What’s Facial Exfoliation? And Should I Do It?

When the term “exfoliation” is used in the context of skin care, it refers to the removal of a superficial layer of dead skin cells, which are sloughed off routinely every month when we are young.

As we age, natural exfoliation of skin cells can take twice as long, resulting in the accumulation of a layer of dead skin cells.

This thicker layer of dead skin can cause the complexion to appear dull, discolored, and broken out (resulting from clogged pores).

Exfoliation, achieved by either mechanical or by chemical means, can make your skin look brighter, smoother, and more even; however, if done too aggressively, it can cause micro-tears that compromise the protective skin barrier.

Benefits of Exfoliation

Removal of layers of dead skin cells can help to brighten your complexion, reduce redness, smooth rough patches, fade acne scars and dark spots, and stimulate collagen production.

Exfoliation helps to unclog pores, which prevents breakouts and increases the effectiveness of other skincare products by allowing them to penetrate more deeply into the skin. It also helps to loosen ingrown hairs when done prior to shaving.

Types of Exfoliation

  1. Mechanical (physical) exfoliation requires physical force to remove dead skin cells; it can be achieved by using a sponge, a brush, or mild abrasive particles to smooth and refine the skin.
  2. Chemical exfoliation is usually more gentle on the skin than mechanical exfoliation; it utilizes acids or enzymes to loosen desmosomes that hold the dead skin cells together, facilitating their removal.
    1. Alpha hydroxy acids (AHAs) are water-soluble and exfoliate the surface of the skin. They draw in moisture to help keep the face hydrated. Types of AHAs include lactic acid, glycolic acid, mandelic acid, and tarteric acid.
      1. Lactic acid is the most gentle of the AHAs, which makes it an excellent choice for sensitive skin.
      2. AHAs should be applied every three nights on clean, dry skin when you are beginning to use them.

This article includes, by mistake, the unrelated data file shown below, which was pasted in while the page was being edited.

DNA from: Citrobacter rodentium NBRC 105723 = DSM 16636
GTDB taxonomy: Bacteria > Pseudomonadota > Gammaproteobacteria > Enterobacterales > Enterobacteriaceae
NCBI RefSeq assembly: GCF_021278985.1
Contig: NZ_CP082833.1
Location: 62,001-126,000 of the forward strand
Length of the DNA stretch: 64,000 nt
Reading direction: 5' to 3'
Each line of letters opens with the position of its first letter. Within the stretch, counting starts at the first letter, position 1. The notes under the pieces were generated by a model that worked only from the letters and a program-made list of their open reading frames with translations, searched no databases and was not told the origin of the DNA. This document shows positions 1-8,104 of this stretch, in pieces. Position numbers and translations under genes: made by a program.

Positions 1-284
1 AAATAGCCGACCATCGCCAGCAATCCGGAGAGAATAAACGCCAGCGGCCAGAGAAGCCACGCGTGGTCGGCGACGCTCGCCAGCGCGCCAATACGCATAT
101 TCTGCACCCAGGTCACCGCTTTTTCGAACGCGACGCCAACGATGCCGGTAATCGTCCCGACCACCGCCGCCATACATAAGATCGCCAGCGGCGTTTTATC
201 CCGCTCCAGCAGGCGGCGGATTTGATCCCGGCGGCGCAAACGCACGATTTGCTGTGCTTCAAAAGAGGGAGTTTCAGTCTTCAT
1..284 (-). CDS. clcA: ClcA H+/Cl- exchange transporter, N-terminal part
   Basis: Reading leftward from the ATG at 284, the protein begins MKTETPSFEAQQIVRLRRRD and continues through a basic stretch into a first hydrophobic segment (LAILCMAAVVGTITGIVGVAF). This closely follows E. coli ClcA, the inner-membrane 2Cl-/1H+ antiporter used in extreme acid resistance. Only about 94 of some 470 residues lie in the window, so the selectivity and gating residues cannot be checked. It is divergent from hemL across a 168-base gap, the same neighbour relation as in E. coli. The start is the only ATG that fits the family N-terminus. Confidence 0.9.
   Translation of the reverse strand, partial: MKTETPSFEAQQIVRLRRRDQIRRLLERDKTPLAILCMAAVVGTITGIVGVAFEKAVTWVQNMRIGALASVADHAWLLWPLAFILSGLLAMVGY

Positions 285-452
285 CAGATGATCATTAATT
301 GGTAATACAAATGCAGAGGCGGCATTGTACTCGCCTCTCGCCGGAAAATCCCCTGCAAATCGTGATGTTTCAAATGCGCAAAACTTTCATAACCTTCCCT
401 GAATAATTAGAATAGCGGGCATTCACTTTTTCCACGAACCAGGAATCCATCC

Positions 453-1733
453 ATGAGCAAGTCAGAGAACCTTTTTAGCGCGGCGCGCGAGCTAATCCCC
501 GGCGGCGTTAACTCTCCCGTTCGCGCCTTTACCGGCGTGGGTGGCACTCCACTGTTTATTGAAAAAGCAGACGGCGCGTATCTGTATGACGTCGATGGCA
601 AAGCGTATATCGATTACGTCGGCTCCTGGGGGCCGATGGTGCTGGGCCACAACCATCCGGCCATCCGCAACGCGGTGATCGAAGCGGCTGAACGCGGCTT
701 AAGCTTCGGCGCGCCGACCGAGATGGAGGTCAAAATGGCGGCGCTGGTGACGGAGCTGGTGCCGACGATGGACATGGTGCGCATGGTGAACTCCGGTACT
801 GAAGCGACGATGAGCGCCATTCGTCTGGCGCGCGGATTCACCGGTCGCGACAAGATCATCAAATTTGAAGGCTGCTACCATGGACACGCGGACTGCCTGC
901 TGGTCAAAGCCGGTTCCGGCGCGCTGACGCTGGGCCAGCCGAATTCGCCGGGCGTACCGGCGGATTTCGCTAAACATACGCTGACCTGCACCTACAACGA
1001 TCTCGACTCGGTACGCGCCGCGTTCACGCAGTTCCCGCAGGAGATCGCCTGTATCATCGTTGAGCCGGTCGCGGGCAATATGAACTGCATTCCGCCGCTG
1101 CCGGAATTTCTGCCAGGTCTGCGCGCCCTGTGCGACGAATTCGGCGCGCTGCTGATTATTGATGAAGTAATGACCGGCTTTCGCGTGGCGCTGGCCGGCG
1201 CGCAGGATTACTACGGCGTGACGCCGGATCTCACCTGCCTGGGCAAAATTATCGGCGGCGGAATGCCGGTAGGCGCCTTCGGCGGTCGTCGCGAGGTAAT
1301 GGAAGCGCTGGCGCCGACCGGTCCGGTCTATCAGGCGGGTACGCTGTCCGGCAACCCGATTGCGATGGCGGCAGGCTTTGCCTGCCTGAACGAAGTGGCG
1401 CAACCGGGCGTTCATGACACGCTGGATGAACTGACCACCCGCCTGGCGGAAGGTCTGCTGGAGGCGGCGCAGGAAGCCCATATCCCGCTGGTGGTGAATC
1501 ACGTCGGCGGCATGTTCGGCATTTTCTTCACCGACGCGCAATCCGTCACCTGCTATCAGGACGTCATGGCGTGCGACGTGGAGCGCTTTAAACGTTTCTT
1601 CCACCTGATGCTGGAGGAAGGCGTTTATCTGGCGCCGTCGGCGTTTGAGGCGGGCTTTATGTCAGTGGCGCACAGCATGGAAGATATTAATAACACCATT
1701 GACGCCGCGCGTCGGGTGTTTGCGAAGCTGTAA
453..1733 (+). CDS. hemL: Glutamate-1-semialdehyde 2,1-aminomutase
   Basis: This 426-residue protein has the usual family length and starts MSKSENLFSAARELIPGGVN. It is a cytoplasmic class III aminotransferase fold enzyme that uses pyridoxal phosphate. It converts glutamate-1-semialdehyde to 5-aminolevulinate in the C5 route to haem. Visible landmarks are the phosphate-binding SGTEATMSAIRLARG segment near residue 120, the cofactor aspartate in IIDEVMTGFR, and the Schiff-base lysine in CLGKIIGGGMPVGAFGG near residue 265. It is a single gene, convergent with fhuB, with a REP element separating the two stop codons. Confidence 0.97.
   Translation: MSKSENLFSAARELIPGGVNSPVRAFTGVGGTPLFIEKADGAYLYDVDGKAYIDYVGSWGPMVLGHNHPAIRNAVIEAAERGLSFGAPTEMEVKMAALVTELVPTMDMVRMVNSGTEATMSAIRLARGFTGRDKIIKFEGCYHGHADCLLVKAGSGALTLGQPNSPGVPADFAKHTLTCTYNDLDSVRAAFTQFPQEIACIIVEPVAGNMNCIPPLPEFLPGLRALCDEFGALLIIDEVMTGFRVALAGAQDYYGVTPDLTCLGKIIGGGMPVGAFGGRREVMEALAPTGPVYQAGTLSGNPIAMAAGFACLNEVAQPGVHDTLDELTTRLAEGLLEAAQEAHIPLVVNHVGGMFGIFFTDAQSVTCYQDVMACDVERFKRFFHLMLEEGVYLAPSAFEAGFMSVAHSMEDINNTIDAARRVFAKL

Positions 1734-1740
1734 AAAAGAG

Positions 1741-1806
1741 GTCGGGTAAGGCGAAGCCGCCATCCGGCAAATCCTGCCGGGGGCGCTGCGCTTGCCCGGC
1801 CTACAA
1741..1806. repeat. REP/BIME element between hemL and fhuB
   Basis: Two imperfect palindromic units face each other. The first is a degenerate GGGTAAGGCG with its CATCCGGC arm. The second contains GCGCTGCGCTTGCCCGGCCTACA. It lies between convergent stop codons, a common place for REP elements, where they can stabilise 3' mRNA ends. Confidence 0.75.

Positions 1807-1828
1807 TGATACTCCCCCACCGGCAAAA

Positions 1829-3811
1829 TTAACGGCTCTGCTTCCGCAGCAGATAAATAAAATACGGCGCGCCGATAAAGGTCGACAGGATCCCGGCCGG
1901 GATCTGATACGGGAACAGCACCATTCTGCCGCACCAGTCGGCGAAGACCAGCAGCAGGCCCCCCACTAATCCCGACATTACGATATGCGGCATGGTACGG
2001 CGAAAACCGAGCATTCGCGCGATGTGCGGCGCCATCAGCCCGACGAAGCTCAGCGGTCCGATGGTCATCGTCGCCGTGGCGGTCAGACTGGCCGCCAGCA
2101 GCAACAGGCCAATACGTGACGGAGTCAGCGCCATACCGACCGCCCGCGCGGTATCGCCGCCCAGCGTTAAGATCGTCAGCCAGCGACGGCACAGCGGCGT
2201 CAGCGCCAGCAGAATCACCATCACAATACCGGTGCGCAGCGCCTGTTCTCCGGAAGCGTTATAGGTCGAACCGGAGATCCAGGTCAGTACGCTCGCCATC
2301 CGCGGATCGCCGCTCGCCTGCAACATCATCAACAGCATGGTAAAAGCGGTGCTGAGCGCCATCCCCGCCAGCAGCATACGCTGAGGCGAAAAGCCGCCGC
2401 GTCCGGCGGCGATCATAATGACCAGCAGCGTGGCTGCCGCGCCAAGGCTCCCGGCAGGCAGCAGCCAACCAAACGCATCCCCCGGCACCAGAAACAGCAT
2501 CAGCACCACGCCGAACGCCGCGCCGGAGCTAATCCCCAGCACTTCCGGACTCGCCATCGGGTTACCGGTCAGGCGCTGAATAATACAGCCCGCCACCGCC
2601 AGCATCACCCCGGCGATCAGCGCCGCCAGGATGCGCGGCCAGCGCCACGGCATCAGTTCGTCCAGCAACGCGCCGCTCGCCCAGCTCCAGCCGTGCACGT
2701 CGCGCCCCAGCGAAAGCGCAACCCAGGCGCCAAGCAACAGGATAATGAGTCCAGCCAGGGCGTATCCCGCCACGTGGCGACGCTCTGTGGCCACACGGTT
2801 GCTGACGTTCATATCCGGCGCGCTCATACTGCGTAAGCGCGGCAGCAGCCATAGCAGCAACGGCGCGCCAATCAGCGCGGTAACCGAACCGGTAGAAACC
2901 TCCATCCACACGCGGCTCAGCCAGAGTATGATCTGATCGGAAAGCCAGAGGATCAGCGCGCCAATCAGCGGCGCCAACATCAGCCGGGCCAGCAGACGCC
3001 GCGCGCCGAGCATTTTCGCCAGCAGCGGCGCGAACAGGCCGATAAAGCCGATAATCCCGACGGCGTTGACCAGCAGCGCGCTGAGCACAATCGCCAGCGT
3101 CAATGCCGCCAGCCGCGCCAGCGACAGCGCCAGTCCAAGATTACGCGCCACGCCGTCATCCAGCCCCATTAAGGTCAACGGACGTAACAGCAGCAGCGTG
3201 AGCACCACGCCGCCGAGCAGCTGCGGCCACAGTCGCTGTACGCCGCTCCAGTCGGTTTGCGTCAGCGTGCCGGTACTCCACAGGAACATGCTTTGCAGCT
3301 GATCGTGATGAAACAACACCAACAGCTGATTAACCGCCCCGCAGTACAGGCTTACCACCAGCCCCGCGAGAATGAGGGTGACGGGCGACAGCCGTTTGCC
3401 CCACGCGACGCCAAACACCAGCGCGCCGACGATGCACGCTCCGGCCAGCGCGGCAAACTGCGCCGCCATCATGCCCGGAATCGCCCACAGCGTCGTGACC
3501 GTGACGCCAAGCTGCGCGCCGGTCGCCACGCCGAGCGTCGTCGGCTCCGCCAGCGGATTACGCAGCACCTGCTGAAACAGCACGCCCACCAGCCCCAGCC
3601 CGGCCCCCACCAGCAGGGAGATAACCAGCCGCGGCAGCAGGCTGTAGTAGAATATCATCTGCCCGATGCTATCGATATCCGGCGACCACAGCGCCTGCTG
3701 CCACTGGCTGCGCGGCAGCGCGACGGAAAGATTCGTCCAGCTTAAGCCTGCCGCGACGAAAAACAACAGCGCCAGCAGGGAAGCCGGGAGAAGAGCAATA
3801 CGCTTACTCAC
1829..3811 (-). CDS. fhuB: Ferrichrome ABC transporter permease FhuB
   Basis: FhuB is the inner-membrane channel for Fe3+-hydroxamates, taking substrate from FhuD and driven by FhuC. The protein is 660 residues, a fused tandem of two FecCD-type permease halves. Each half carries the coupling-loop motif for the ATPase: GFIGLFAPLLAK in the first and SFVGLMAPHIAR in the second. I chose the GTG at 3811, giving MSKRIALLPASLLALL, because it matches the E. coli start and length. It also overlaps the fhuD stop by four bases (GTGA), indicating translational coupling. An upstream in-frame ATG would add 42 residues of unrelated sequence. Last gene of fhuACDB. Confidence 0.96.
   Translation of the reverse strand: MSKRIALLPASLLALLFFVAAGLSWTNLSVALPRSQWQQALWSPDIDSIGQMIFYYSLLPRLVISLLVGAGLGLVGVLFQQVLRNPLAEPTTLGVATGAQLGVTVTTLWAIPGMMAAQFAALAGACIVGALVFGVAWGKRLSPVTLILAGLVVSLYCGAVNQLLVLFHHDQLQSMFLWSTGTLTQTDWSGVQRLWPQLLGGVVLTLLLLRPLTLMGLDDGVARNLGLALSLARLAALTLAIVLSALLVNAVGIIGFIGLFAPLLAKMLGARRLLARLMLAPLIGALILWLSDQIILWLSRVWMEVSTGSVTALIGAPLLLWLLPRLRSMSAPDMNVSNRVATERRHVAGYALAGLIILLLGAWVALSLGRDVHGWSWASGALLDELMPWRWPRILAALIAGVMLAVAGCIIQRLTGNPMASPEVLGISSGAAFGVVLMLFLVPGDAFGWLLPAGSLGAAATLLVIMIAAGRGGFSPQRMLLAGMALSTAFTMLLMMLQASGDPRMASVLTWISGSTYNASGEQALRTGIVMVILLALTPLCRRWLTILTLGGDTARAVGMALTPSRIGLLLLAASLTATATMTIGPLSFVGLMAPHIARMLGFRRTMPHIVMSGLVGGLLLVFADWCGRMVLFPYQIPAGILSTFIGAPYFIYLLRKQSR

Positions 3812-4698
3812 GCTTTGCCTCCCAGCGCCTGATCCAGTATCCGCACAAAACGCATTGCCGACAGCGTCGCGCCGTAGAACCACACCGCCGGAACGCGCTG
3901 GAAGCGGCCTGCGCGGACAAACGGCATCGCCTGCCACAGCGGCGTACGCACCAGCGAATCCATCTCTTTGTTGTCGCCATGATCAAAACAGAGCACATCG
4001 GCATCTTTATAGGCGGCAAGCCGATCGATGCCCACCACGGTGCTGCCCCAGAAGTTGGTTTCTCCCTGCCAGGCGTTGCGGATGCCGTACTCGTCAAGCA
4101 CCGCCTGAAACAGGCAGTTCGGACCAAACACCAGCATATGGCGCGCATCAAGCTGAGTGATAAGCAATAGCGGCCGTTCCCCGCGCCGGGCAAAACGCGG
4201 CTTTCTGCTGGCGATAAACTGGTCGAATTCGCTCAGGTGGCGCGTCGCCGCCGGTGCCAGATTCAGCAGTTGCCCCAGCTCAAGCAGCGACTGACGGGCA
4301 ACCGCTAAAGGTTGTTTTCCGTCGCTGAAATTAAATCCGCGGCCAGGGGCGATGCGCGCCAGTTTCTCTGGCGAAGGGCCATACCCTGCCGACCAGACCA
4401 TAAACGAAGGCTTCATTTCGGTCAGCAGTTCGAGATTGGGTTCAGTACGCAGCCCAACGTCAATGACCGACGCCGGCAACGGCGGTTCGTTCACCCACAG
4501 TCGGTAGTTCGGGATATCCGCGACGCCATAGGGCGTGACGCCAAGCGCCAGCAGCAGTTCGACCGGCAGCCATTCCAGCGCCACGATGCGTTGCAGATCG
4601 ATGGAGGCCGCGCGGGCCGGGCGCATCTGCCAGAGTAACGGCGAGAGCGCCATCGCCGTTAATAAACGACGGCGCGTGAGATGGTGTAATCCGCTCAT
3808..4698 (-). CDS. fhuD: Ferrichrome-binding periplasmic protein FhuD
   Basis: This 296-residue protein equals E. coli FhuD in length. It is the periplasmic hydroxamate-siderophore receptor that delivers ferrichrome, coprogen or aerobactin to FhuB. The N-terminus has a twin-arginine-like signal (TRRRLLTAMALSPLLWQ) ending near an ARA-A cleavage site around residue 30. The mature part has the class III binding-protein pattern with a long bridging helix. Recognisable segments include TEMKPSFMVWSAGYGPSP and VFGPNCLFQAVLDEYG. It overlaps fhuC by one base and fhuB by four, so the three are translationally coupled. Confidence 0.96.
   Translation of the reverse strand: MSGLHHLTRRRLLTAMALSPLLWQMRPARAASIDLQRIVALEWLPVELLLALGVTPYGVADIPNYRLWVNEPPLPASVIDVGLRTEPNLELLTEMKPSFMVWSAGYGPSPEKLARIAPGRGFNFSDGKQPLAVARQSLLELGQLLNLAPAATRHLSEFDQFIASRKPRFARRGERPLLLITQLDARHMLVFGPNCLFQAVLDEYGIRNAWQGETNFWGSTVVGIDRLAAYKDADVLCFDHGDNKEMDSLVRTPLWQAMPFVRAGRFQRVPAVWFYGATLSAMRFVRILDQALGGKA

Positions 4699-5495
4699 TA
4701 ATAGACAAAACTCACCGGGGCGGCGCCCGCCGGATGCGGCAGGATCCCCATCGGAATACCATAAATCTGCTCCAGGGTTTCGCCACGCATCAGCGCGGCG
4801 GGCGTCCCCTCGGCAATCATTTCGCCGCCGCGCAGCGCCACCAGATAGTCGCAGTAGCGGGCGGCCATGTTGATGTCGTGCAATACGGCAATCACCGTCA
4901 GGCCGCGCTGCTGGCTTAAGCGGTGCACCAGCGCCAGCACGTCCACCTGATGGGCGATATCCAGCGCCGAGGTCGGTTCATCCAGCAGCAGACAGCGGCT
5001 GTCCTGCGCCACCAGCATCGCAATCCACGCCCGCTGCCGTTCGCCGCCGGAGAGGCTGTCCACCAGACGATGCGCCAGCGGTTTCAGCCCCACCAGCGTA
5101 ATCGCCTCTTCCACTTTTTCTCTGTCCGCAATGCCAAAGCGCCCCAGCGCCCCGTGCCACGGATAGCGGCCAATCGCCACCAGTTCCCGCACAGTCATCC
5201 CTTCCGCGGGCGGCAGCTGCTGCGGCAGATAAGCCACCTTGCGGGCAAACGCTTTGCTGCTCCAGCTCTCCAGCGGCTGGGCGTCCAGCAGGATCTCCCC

3. AHAs should be allowed to penetrate the skin for about 10 minutes before application of subsequent skincare products.
      4. Glycolic acid is stronger and quicker-acting than lactic acid; it is appropriate for normal or oily skin.

        Glycolic-Acid
        The Ordinary Glycolic Acid 7% Toning Solution
    2. Beta hydroxy acids (BHAs) are oil-soluble and re-open oil-clogged pores to treat blackheads and comedones. They have anti-inflammatory properties, which help to reduce some of their irritating effects.
      1. Salicylic acid is a common type of BHA.
      2. BHAs can be irritating and drying if high concentrations are applied to the entire face.
      3. BHAs should be used every third night on clean, dry skin.

        Salicylic-Acid-Pads
        Neutrogena Rapid Clear
        Salicylic Acid
        Treatment Pads
    3. Retinoids
    4. Urea
  3. Certain skin types require specialized types of exfoliation:
    1. Oily, thick skin can tolerate more potent chemical exfoliants and mechanical exfoliants.
    2. Individuals with darker skin should refrain from the more aggressive forms of exfoliation, which can result in the formation of dark spots on the skin.
    3. People who have dry, sensitive, or acne-prone skin benefit from a mild chemical exfoliant as mechanical types may be too irritating.

How to Properly Exfoliate

  • Make sure your face is properly cleansed using your usual cleanser.
  • Physical Exfoliant